Share on Twitter Share on Facebook Share on Google Plus Share on Pinterest Share by Email More options
Full text Read free See used
Kukla, Rebecca, , . Cognitive models and representation
1992, British Journal for the Philosophy of Science 43 (2):219-32.
Expand entry
Added by: Clotilde Torregrossa, Contributed by: Simon Fokt

Abstract: Several accounts of representation in cognitive systems have recently been proposed. These look for a theory that will establish how a representation comes to have a certain content, and how these representations are used by cognitive systems. Covariation accounts are unsatisfactory, as they make intelligent reasoning and cognition impossible. Cummins’ interpretation-based account cannot explain the distinction between cognitive and non-cognitive systems, nor how certain cognitive representations appear to have intrinsic meaning. Cognitive systems can be defined as model-constructers, or systems that use information from interpreted models as arguments in the functions they execute. An account based on this definition solves many of the problems raised by the earlier proposals

Comment:

Export citation in BibTeX format
Export text citation
View this text on PhilPapers
Export citation in Reference Manager format
Export citation in EndNote format
Export citation in Zotero format
Share on Twitter Share on Facebook Share on Google Plus Share on Pinterest Share by Email More options
Full text Read free See used
Spaulding, Shannon, , . Mirror Neurons and Social Cognition
2013, Mind and Language 28 (2):233-257
Expand entry
Added by: Andrea Blomqvist, Contributed by:

Abstract: Mirror neurons are widely regarded as an important key to social cognition. Despite such wide agreement, there is very little consensus on how or why they are important. The goal of this paper is to clearly explicate the exact role mirror neurons play in social cognition. I aim to answer two questions about the relationship between mirroring and social cognition: What kind of social understanding is involved with mirroring? How is mirroring related to that understanding? I argue that philosophical and empirical considerations lead us to accord a fairly minimal role for mirror neurons in social cognition.

Comment: What processes enable mindreading is a prominent debate in social cognition. A view that has been proposed in recent years is that mirror neurons play a role in mindreading (for example suggested by Goldman, 2006). However, exactly which conclusions mirror neuron research allows us to draw is controversial, and here Spaulding provides interesting objections to a prominent mirror neuron study. This paper is particularly suitable in a social cognition module.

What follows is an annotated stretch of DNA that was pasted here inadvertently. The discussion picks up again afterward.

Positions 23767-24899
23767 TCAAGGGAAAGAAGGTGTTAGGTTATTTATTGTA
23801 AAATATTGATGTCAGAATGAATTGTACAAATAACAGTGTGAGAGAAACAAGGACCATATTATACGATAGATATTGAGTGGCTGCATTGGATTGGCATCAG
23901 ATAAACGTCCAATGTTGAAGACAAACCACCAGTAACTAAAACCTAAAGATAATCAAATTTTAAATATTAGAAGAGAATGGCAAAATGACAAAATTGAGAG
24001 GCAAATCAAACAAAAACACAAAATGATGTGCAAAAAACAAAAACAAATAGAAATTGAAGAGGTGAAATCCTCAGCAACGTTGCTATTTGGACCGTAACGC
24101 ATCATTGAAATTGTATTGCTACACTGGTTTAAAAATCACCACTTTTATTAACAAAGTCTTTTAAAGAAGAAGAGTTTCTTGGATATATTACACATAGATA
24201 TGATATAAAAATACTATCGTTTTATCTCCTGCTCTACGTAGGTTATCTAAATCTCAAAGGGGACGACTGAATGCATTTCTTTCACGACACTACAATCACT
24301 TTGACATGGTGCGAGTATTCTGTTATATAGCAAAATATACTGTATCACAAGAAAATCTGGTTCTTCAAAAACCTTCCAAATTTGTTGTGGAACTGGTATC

Export citation in BibTeX format
Export text citation
View this text on PhilPapers
Export citation in Reference Manager format
Export citation in EndNote format
Export citation in Zotero format
Share on Twitter Share on Facebook Share on Google Plus Share on Pinterest Share by Email More options
Full text Read free See used
Taylor, Elanor, , . Explanation and the Explanatory Gap
2016, Acta Analytica 31 (1):77-88.
Expand entry
Added by: Clotilde Torregrossa, Contributed by: Simon Fokt

Abstract: The Explanatory Gap’ is a label for the idea that we cannot explain consciousness in terms of brain activity. There are many different formulations of the explanatory gap, but all discussion about it assumes that there is only one gap, which consists of the absence of a deductive explanation. This assumption is mistaken. In this paper, I show that the position that deductive explanation is privileged in this case is unmotivated. I argue that whether or not there is an explanatory gap depends on the kind of explanation in question, so there is no single, unified explanatory gap but only the absence and (perhaps) presence of different sorts of explanation.

Comment:

Export citation in BibTeX format
Export text citation
View this text on PhilPapers
Export citation in Reference Manager format
Export citation in EndNote format
Export citation in Zotero format
Share on Twitter Share on Facebook Share on Google Plus Share on Pinterest Share by Email More options
Full text Read free See used
Von Eckardt, Barbara, , . The representational theory of mind
2012, In Keith Frankish & William Ramsey (eds.), The Cambridge Handbook of Cognitive Science. Cambridge University Press.
Expand entry
Added by: Clotilde Torregrossa, Contributed by: Simon Fokt

Abstract: It is argued that it is important for cognitive scientists to understand both the precise nature of RTM, and the challenges to it. The biggest foundational challenge is to develop an adequate naturalistic theory of how representational content is determined. Philosophers have proposed several ingenious theory-sketches of content determination but none accounts for the full range of semantic features mental representations arguably have. Another major challenge is the existence of non-representational competitor research programs. A likely future scenario is that we will be able to explain certain ‘low-level’ aspects of cognition without resort to representations but that representational hypotheses will still be needed to account for the intentionality-based features of cognition and ‘representation hungry’ higher-level processes.

Comment:

Export citation in BibTeX format
Export text citation
View this text on PhilPapers
Export citation in Reference Manager format
Export citation in EndNote format
Export citation in Zotero format
Share on Twitter Share on Facebook Share on Google Plus Share on Pinterest Share by Email More options
Can’t find it?
Contribute the texts you think should be here and we’ll add them soon!